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New Tier 4 student visa rules will come into force ‘within weeks’ in order to ‘cut abuse of the student visa route and ensure that only the brightest and the best students can stay and work in the UK’, Immigration Minister Damian Green announced today. 

Key features include:

  • Post Study Work Visa (PSW) to be replace 6 April
  • New Graduate Entrepreneur route
  • Only student who graduate from a university, and have a job offer at a salary of at least £20,000 will be allowed to stay
  • entrepreneurs or small company directors with £50,000 to invest can stay
  • work placements restricted to one-third of the course for international students studying below degree level

International non-EU students are currently allowed work in the UK for 2 years after their studies have finished under the Tier 1 PSW (Post-study work) route. But from 6 April, a more ‘selective’ system will be implemented restricting the right to stay to international graduates who qualify under new rules.

Only those who ‘graduate from a university’, and have a skilled job offer with a minimum salary of £20,000 (or more in some cases) from a reputable employer accredited by the UK Border Agency, will be allowed to continue living and working in the UK.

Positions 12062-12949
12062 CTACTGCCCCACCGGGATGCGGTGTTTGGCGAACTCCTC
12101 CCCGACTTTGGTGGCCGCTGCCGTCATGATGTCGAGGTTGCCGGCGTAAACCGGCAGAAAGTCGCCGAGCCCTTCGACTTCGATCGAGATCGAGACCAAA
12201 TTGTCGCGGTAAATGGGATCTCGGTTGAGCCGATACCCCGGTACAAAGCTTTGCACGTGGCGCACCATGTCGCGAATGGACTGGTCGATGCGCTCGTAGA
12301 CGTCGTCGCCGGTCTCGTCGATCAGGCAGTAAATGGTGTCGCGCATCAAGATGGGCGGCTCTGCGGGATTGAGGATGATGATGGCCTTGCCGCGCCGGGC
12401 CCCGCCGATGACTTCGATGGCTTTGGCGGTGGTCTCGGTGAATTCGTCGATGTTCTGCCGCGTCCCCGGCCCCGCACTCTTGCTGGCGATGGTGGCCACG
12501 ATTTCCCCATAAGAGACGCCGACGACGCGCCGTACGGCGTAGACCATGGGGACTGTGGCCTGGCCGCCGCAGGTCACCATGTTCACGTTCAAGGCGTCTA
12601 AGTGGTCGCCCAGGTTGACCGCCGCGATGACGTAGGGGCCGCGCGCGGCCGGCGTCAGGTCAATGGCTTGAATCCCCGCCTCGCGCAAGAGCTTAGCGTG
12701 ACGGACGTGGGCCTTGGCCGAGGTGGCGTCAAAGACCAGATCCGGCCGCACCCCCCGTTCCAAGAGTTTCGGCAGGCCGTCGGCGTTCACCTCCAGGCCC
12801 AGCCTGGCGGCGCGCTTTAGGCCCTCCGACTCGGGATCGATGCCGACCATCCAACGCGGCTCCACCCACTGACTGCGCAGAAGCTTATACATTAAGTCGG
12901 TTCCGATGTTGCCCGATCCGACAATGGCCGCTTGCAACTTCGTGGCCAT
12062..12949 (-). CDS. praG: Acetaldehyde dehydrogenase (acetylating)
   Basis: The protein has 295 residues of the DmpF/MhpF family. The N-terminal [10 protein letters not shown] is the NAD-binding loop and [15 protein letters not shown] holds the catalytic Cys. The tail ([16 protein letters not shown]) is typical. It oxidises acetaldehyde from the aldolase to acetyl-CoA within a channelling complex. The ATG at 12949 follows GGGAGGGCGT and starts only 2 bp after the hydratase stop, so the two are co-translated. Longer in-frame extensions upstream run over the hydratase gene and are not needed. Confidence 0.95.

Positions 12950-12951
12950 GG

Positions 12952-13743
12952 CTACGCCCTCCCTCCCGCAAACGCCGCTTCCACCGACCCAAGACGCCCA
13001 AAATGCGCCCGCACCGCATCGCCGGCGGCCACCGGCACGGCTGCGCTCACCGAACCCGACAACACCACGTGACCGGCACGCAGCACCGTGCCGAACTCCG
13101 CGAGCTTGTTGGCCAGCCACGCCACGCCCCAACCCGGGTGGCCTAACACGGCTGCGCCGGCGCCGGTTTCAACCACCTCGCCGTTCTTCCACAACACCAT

The new rules are part of a radical shake-up of the student visa immigration system, announced in March 2011, which the government say will:

  • encourage growth – a new Graduate Entrepreneur route will open, with up to 1,000 places for students working on world-class innovative ideas who want to stay and develop them but do not meet the requirements of the Tier 1 (Entrepreneur) route;
  • boost the economy – young entrepreneurs or small company directors will get the chance to stay on in the UK after their studies if they have £50,000 to invest in their business;
  • ensure that students can support themselves – for the first time since 2008, there will be an increase in the amount of money that students and working migrants (and their dependants) must prove they have to support themselves financially during their time in the UK; and
  • tackle abuse – restricting work placements to one-third of the course for international students who are studying below degree level will ensure that those coming to the UK are here to study, not to work (as was often the case in the past). Additionally, the time that can be spent studying at degree level will be restricted to a general limit of 5 years.

Damian Green said:

‘It is vital that we continue to attract the brightest and the best international students, but we have to be more selective about who can come here and how long they can stay.

‘In the past, too many students have come to the UK to work rather than study, and this abuse must end. With the introduction of the Graduate Entrepreneur route and the restrictions on student work, we are reforming the system to deliver immigration to benefit Britain.’